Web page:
My very wise colleague, Kris Rollwagen, always astutely reminds our staff that Separation, with a capital "S," or saying good-bye to a young student for the first time, is a whole curriculum unto itself.  And Separation, of course, is not just a matter of coping with tears at the classroom door, it is the reunion too, and how the child and her caretakers, negotiate the different worlds of school and home-- how they move between the two.  And this Separation curriculum doesn't come to a close in a month or two after the child has successfully adjusted to her new school.  No, parent and child keep growing through this process as it repeats itself and alters year in and year out with each new situation or activity beyond home.  During our professional development days this year, just before school started, I said, in a fit of hyperbole, "Separation is the beginning of a life-long process, from birth to death, the long good-bye that never ends."  Fortunately, Kris said, "Marlais!  I know what you mean, but I hope you don't say that to the new parents!"  So, I'm tattling on myself, but the point is that parting is a sweet sorrow, and a natural part of life.  Child and parent keep saying, "Good-bye," and, "Hello," as the child grows steadily into her or his own person.  Teachers realize that all new parents and new students must re-invent the wheel of good-bye when they come to preschool for the very first time.  New Parents, you are not alone in this big excitement and not-so-little grief and anxiety; each fall we teachers re-live a bit of the process through you and your children, and with each passing year, supporting you and bearing witness to your transition becomes a sweeter enterprise.  We see this beginning as part of the great adventure that is life, and all that is unknown and yet-to-be for your child.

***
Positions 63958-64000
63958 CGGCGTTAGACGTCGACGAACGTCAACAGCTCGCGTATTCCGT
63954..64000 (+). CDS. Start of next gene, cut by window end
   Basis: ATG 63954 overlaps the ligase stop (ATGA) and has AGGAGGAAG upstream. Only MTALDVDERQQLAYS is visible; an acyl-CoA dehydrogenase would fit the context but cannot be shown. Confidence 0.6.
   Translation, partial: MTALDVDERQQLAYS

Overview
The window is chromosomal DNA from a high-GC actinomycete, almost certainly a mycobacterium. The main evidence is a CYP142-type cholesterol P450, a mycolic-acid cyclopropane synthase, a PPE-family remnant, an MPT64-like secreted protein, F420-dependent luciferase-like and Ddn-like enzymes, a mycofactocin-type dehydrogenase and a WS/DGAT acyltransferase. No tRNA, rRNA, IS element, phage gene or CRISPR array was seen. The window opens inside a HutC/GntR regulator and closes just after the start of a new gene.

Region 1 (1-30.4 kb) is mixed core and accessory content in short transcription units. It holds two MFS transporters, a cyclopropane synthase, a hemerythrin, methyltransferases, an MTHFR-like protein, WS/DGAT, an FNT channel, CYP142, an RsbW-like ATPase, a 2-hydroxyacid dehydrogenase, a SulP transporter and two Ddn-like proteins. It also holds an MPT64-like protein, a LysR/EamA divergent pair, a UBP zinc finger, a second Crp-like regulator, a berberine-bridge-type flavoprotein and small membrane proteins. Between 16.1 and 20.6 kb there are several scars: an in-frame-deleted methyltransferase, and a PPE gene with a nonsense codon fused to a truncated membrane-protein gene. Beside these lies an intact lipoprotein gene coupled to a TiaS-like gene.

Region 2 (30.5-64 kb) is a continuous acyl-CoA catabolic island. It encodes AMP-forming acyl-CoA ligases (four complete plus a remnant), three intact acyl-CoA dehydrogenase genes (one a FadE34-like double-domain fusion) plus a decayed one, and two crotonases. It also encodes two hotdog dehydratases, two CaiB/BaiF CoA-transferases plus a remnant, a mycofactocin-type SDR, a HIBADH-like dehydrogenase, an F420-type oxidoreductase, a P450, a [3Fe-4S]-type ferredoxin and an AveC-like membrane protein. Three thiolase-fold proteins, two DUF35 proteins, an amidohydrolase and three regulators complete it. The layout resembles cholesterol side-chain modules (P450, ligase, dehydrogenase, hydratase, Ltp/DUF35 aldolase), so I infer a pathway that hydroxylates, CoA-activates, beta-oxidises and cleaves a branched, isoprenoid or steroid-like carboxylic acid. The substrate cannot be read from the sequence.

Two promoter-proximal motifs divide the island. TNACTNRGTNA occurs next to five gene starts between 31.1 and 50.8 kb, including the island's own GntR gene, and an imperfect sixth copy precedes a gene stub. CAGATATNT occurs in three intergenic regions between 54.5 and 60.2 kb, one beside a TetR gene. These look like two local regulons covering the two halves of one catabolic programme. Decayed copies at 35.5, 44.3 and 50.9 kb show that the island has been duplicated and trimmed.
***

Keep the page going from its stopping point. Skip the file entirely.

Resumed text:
This Fall, the Dodge Preschool open house for returning students, was terrific.  It was the best couple of hours I've had in a long time.  Not much compares with watching my old young friends become reacquainted with their classroom, their friends and their teachers.  This is the other side of the Separation coin.  When teachers have the good-fortune to work with the same kids over a span of years, like parents and caretakers, we get to watch them grow over that span.  That initial school trepidation is transformed into something truly magical.  The child returns to a place and people she knows well, and her anticipation balloons on the spot, as she imagines all the wonderful and exciting things that will transpire back in this familiar old place.  The returning student is the master of her domain, able to lend a hand to new students and to feel the joy and pride in being able to help others.  Energy, friendship and almost boundless goodwill were nearly palpable during that open house; kids were actually vibrating with eagerness.  So, New Families, you have this future sweetness to look forward to.  And the pattern will repeat throughout a child's schooling, on through college and even in the process of moving away and starting his or her own family; the "silken thread" is pulled back and forth between parent and child, each so "loving-jealous" of the other's "liberty":  Good-bye--Hello--Good-bye--Hello...

"Gyves" are shackles, by the way.  The gyves of autumn nostalgia sure are powerful.